Politics can have an enormous impact on how Start-ups can either thrive or grow or get mired in legal and legislative battles. The Narendra Modi-led coalition for a second term with a strong mandate is likely to help the Government help implement reforms smoothly. In the last 5 years, India has witnessed the implementation of some impactful initiatives including that of Digital India and Make in India which continue to benefit the growth of the economy.
India is undoubtedly one of the best markets for start-ups and its investors, given its growth potential. The foundation of the ecosystem is already in place with India being the third largest hub for start-ups globally. The current government has given a fillip to startups with initiatives such as Start-Up India which enables self-certification, rebate in filing patents, income tax exemptions, easier public procurement norms etc. The new government should further enhance the vibrant start-up ecosystem wherein startups can collaborate seamlessly and share knowledge and technical expertise. This will help India to leverage its entrepreneurial potential and become a hotbed of unicorn start-ups across different sectors.
Reports now suggest that economic growth slipped to a five-quarter low of 6.6 percent in October-December 2018 and that consumption demand has weakened. So, one of the first tasks of the new government would be the recovery of the economy and put it on a high-growth trajectory to reach 10 percent and to speed up private investment.
Simply put, this is a tax of about 30% levied on the investments made by external investors in startups. The amount that is considered above “fair value” valuations of the startups is classified as “income from other sources” and is taxed under 56(ii) of the Income Tax Act. About 2,000 startups had received notices demanding tax on the angel investments received.
After the Department for Promotion of Industry and Internal Trade (DPIIT) notified norms for startups to seek exemption from Section 56(2)(viib) of the I-T Act, startups complain that little work has been done on the ground to bring them relief from the so-called ‘Angel Tax’ demon. When entrepreneurs have to go through a tough process for raising capital, any taxes on the capital raise is likely to kill the startup ecosystem.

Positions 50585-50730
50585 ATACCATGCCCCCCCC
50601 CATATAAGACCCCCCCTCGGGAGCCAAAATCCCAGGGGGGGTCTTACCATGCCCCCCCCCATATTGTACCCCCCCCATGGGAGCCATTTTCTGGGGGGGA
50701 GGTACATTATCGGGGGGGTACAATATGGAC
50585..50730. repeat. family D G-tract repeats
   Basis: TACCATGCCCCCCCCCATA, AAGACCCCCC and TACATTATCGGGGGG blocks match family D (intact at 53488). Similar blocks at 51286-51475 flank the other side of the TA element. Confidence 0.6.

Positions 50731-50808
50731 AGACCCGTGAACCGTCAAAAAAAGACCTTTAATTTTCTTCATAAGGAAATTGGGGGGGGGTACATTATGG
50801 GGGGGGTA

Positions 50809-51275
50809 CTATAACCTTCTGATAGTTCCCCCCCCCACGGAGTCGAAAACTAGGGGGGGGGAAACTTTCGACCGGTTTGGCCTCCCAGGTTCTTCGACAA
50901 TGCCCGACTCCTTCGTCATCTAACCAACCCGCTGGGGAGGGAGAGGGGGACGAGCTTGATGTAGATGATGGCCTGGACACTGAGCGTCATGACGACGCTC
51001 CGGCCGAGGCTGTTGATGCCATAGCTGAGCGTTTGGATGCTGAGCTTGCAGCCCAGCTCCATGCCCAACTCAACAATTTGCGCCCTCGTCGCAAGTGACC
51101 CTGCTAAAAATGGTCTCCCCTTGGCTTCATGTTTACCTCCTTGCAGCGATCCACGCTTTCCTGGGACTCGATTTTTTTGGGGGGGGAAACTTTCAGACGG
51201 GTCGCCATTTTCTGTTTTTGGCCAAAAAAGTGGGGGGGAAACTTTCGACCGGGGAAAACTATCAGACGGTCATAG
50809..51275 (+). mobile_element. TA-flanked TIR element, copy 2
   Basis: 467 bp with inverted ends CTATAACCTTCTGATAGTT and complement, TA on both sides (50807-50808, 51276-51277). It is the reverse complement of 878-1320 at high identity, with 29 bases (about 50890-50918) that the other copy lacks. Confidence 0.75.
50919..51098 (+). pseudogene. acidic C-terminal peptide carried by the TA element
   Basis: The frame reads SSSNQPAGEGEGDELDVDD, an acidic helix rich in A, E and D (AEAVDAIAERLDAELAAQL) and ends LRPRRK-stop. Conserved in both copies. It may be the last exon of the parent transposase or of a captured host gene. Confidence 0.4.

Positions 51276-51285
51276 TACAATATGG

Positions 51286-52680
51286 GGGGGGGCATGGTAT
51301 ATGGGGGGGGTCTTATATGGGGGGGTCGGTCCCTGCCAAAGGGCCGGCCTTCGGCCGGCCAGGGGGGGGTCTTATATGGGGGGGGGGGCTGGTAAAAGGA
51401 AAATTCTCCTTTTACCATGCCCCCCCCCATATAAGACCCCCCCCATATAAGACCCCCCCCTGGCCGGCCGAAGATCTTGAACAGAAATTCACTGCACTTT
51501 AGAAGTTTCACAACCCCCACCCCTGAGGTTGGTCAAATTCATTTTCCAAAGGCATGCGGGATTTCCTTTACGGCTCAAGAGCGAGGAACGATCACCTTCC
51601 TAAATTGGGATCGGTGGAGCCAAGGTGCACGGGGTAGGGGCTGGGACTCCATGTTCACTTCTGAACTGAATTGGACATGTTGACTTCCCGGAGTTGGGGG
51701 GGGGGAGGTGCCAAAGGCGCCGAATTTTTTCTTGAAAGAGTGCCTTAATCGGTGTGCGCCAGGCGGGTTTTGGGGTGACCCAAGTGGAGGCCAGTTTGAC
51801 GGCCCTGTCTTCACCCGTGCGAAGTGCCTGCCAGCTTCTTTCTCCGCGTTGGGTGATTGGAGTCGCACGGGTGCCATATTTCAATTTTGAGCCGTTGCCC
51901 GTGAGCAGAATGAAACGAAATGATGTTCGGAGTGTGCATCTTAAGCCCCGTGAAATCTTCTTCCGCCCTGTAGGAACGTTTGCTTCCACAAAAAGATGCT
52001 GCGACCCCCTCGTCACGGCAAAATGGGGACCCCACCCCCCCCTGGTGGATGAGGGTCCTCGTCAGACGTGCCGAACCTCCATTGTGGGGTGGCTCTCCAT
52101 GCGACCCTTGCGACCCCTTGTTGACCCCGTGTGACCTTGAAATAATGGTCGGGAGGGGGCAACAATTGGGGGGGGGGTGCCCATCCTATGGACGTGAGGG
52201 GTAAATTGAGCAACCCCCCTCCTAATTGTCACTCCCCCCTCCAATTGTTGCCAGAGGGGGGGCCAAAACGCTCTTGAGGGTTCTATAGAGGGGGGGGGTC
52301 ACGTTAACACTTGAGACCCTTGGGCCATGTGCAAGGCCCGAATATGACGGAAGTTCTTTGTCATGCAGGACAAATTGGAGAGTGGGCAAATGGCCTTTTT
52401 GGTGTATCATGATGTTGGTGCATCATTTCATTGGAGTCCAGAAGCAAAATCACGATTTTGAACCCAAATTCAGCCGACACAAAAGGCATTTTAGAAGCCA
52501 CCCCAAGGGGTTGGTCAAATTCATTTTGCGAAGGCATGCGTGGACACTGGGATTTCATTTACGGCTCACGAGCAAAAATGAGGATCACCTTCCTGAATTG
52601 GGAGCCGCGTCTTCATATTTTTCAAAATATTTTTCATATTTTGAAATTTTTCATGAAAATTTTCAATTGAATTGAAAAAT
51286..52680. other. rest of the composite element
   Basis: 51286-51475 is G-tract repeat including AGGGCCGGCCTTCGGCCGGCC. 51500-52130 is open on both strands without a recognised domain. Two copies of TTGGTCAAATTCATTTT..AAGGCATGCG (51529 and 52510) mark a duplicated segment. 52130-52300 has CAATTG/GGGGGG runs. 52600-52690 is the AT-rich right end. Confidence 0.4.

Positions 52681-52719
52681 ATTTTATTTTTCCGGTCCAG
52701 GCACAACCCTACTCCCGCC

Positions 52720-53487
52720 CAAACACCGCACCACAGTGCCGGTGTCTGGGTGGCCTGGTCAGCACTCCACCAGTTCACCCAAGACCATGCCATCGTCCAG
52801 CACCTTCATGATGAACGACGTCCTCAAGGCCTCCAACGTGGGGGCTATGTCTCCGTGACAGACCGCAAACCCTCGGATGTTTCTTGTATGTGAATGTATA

For startups, this government may need to bring more incentives to either in the way of tax incentives or business support.
To state a few, Amendments in Section 54GB (capital gain on transfer of residential property not to be charged in certain cases) and Section 79 (carry forward and set off of losses in case of certain companies) of the Income Tax Act, will help aid business growth.
- Changes in Section 54GB of Income Tax Act to exempt proceeds on sale of residential properties from capital gains tax, if it is used to fund a start-up.
- Start-up promoters presently need to hold 100 per cent shares for carrying forward of losses. The requirement needs to be reduced to 26 per cent, as it will encourage new investors to invest in start-ups.
Startups will be the new industries of tomorrow and it is important to nurture them today for generating superior employment in the country.
Even though there are no reliable statistics, the unemployment rate has undoubtedly been growing. The new government needs to certainly concentrate on the sectors that create a large number of jobs – construction, tourism, textiles, and services. The government should lay even greater emphasis on skill development and training programme and creation of technology hubs and allied training centres to bridge the skill gaps of the youth and create a pool of employable resources in the country.
It is no secret that GST led to extreme shortage of working capital, to combat which there is no backup plan in place. The new government is expected to make working capital more easily available at lower interest rates.
SETTING UP COMMON INFRASTRUCTURE
There are many small-scale startups in rural India that are working on real problems by using technology. The economy in 2019 will keep growing faster with higher use of technology to make systems efficient and transparent at the district level, which can easily be accessed by startups as incubation centres. This will can go a long way in realizing the potential. These centres may also be used for sharing resources.
Startup companies expect the government to lay down simpler and clearer guidelines, particularly in tier-II and tier-III cities, which would help startups get back in shape and widen reach.
The clear policy direction & ease of doing business will not only bring foreign direct investments but also create the environment of more entrepreneurship.
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